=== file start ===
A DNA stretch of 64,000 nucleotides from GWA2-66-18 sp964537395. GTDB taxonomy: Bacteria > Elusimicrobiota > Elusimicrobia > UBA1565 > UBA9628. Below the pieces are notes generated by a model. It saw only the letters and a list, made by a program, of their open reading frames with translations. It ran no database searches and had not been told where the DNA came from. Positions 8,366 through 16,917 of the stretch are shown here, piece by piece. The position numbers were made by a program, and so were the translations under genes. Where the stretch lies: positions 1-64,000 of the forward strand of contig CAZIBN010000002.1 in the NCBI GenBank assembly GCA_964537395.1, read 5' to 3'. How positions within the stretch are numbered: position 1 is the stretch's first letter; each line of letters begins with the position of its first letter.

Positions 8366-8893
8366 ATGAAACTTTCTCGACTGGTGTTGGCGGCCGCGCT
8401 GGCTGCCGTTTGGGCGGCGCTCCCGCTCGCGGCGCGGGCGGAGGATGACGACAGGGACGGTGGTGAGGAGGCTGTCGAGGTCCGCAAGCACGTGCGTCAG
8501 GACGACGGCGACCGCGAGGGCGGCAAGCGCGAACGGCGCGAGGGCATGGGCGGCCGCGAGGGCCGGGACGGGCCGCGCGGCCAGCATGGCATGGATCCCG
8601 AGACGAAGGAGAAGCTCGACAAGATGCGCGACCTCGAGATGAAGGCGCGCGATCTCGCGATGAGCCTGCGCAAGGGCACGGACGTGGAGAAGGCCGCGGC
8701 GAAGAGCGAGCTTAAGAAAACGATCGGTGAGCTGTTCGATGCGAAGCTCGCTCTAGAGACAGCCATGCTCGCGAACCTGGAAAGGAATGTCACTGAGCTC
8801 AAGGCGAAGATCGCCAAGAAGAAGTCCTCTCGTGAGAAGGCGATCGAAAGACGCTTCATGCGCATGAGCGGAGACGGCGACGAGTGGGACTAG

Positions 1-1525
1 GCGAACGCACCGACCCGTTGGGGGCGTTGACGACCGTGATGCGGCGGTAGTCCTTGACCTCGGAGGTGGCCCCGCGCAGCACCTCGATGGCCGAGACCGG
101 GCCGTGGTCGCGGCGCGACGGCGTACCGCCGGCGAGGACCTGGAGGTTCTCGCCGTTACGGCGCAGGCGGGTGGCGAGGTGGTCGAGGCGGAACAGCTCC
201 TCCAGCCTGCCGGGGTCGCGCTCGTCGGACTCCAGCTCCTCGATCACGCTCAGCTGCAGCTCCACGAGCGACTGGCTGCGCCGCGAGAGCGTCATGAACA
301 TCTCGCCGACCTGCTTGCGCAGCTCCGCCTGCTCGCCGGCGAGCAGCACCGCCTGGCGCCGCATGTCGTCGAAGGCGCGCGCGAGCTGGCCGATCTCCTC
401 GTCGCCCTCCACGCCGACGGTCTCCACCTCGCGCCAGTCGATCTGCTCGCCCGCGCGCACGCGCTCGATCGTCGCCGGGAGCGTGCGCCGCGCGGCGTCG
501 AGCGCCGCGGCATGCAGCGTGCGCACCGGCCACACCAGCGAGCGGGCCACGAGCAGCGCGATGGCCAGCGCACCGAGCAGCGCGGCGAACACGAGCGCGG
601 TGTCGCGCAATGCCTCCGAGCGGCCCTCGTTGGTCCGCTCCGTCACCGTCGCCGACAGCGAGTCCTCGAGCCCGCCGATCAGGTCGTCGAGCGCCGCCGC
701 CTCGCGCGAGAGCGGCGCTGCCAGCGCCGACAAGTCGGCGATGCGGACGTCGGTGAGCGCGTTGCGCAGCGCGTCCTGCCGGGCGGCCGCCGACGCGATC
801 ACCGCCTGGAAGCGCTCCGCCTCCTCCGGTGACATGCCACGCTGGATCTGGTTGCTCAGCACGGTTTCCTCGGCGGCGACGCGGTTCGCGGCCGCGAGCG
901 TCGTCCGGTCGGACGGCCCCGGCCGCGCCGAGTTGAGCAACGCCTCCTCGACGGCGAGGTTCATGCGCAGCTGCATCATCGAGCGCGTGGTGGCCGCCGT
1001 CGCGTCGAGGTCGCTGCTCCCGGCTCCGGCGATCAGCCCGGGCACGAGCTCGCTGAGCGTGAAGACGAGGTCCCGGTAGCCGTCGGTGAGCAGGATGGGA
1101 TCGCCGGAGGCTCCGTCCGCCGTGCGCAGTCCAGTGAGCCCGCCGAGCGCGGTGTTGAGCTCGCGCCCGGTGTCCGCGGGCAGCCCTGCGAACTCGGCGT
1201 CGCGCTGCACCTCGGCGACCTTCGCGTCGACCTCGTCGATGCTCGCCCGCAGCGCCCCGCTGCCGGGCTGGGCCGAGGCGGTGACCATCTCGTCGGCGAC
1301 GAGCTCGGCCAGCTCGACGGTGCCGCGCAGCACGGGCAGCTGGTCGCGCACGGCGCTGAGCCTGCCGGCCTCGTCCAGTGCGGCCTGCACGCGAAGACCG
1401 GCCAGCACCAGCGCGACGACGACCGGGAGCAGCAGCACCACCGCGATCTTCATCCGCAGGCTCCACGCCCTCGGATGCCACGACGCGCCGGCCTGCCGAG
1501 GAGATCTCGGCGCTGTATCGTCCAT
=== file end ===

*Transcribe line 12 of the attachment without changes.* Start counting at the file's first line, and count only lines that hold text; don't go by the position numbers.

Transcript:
201 TCCAGCCTGCCGGGGTCGCGCTCGTCGGACTCCAGCTCCTCGATCACGCTCAGCTGCAGCTCCACGAGCGACTGGCTGCGCCGCGAGAGCGTCATGAACA